The American artist George Catlin became fascinated with Indians in the early 1800s and traveled extensively throughout North America so he could document them on canvas. In his paintings and writings Catlin portrayed Indian life in great detail.
“Catlin’s Indian Gallery,” an exhibit which opened in New York City in 1837, was an early opportunity for people living in an eastern city to appreciate the lives of the Indians still living on the western frontier. It was, in a sense, the first "western."
Early Life of George Catlin
George Catlin was born in Wilkes Barre, Pennsylvania on July 26, 1796. His mother and grandmother had been held hostage during an Indian uprising in Pennsylvania known as the Wyoming Valley Massacre some 20 years earlier, and Catlin would have heard many stories about Indians as a child. He spent much of his childhood wandering in the woods and searching for Indian artifacts.
As a young man Catlin trained to be a lawyer, and he briefly practiced law in Wilkes Barre. But he developed a passion for painting. By 1821, at the age of 25, Catlin was living in Philadelphia and trying to pursue a career as a portrait painter.
While in Philadelphia Catlin enjoyed visiting the museum administered by Charles Wilson Peale, which contained numerous items related to Indians and also to the expedition of Lewis and Clark. When a delegation of western Indians visited Philadelphia, Catlin painted them and decided to learn all he could of their history.
In the late 1820s Catlin painted portraits, including one of New York governor DeWitt Clinton. At one point Clinton gave him a commission to create lithographs of scenes from the newly opened Erie Canal, for a commemorative booklet.
In 1828 Catlin married Clara Gregory, who was from a prosperous family of merchants in Albany, New York. Despite his happy marriage, Catlin desired to venture off see the west.
George Catlin Travels In the Western United States
In 1830, Catlin realized his ambition to visit the west, and arrived in St. Louis, which was then the edge of the American frontier. He met William Clark, who, a quarter-century earlier, had led the famed Lewis and Clark Expedition to the Pacific Ocean and back.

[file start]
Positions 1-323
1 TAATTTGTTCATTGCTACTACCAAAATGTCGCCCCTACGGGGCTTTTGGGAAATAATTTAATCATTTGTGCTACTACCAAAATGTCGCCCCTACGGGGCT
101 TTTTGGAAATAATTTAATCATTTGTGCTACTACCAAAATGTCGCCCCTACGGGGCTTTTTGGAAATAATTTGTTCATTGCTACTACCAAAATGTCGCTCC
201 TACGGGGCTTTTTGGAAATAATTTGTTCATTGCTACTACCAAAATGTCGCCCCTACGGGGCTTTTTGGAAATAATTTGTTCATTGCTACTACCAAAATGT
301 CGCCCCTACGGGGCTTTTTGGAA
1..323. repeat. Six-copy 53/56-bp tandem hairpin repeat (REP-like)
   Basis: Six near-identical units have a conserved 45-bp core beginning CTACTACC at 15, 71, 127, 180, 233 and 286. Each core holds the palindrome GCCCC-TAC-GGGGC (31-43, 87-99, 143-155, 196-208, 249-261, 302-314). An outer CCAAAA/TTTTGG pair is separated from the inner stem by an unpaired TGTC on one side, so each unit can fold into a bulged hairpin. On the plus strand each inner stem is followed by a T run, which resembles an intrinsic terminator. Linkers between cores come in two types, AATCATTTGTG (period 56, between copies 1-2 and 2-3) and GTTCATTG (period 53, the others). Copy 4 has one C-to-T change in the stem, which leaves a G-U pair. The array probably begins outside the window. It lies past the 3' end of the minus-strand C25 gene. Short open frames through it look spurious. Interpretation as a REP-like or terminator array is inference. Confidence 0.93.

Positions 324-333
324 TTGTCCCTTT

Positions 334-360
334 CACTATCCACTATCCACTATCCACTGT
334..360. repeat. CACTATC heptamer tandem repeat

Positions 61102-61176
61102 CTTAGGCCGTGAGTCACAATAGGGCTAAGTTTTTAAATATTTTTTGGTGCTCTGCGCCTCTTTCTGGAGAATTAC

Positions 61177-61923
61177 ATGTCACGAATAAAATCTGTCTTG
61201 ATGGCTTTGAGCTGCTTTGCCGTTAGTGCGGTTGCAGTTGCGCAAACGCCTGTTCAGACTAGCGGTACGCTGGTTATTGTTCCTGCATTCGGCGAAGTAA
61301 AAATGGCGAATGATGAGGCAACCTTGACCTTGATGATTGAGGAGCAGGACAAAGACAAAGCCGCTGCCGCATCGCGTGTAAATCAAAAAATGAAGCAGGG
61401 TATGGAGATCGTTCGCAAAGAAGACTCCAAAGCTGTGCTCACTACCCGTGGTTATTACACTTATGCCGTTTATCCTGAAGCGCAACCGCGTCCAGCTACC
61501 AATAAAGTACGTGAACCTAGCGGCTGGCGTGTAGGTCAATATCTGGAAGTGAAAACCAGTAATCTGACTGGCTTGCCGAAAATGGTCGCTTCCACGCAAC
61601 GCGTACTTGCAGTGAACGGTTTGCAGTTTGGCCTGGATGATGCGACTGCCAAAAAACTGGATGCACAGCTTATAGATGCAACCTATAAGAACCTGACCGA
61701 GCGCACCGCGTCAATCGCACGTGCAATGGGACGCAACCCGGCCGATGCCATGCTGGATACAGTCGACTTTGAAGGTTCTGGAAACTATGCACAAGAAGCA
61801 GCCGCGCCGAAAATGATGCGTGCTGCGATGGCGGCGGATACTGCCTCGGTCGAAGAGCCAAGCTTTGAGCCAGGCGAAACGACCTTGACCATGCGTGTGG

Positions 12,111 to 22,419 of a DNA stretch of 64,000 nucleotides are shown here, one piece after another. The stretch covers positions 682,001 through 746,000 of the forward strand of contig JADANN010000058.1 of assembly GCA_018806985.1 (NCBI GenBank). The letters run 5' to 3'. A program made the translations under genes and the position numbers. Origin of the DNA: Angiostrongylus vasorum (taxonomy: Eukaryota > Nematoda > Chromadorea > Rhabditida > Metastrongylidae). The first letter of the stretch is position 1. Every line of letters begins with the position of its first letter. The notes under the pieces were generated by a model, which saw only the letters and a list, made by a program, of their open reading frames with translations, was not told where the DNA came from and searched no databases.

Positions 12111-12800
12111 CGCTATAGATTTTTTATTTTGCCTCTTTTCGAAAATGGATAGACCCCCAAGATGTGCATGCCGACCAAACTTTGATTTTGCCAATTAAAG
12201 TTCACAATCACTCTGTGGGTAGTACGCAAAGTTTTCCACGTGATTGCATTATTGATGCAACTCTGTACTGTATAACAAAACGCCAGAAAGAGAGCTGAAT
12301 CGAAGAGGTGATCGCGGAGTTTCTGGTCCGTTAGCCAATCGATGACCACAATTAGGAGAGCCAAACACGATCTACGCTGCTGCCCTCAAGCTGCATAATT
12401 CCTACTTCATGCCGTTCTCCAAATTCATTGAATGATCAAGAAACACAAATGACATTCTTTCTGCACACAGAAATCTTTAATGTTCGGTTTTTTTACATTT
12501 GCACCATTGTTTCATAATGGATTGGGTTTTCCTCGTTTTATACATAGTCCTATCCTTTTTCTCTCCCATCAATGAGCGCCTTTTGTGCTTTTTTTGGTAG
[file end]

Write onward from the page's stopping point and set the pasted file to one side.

Clark held an official position as the superintendent of Indian affairs. He was impressed by Catlin’s desire to document Indian life, and provided him with passes so he could visit Indian reservations.
The aging explorer shared with Catlin an extremely valuable piece of knowledge, Clark’s map of the west. It was, at the time, the most detailed map of North America west of the Mississippi.
Throughout the 1830s Catlin traveled extensively, often living among the Indians. In 1832 he began to paint the Sioux, who were at first highly suspicious of his ability to record detailed images on paper. However, one of the chiefs declared that Catlin’s “medicine” was good, and he was allowed to paint the tribe extensively.
Catlin often painted portraits of individual Indians, but he also depicted daily life, recording scenes of rituals and even sports. In one painting Catlin depicts himself and an Indian guide wearing the pelts of wolves while crawling in the prairie grass to closely observe a herd of buffalo.
George Catlin Exhibits “Catlin’s Indian Gallery”
In 1837 Catlin opened a gallery of his paintings in New York City, billing it as “Catlin’s Indian Gallery.” It could be considered the first “Wild West” show, as it revealed the exotic life of the Indians of the west to city dwellers.
Catlin wanted his exhibit to be taken seriously as historic documentation of Indian life, and he endeavored to sell his collected paintings to the US Congress. One of his great hopes was that his paintings would be the centerpiece of a national museum devoted to Indian life.
The Congress was not interested in purchasing Catlin’s paintings, and when he exhibited them in other eastern cities they were not as popular as they had been in New York. Frustrated, Catlin left for England, where he found success showing his paintings in London.
Catlin’s Classic Book on Indian Life
In 1841 Catlin published, in London, a book titled Letters and Notes on the Manners, Customs, and Conditions of the North American Indians. The book, more than 800 pages in two volumes, contained a vast wealth of material gathered during Catlin’s travels among the Indians. The book went through a number of editions.
At one point in the book Catlin detailed how the enormous herds of buffalo on the western plains were being destroyed because robes made of their fur had become so popular in eastern cities.
Perceptively noting what today we would recognize as an ecological disaster, Catlin made a startling proposal. He suggested that the government should set aside enormous tracts of western lands to preserve them in their natural state.
George Catlin can thus be credited with first suggesting the creation of National Parks.
George Catlin's Later Life
Catlin returned to the United States, and again tried to get the Congress to buy his paintings. He was unsuccessful. He was swindled in some land investments and was in financial distress. He decided to return to Europe.
In Paris, Catlin managed to settle his debts by selling the bulk of his collection of paintings to an American businessman, who stored them in a locomotive factory in Phildelphia. Catlin’s wife died in Paris, and Catlin himself moved on to Brussels, where he would live until returning to America in 1870.
Catlin died in Jersey City, New Jersey in late 1872. His obituary in the New York Times lauded him for his work documenting Indian life, and criticized the Congress for not buying his collection of paintings.
The collection of Catlin paintings stored in the factory in Philadelphia was eventually acquired by the Smithsonian Institution, where it resides today. Other Catlin works are in museums around the United States and Europe.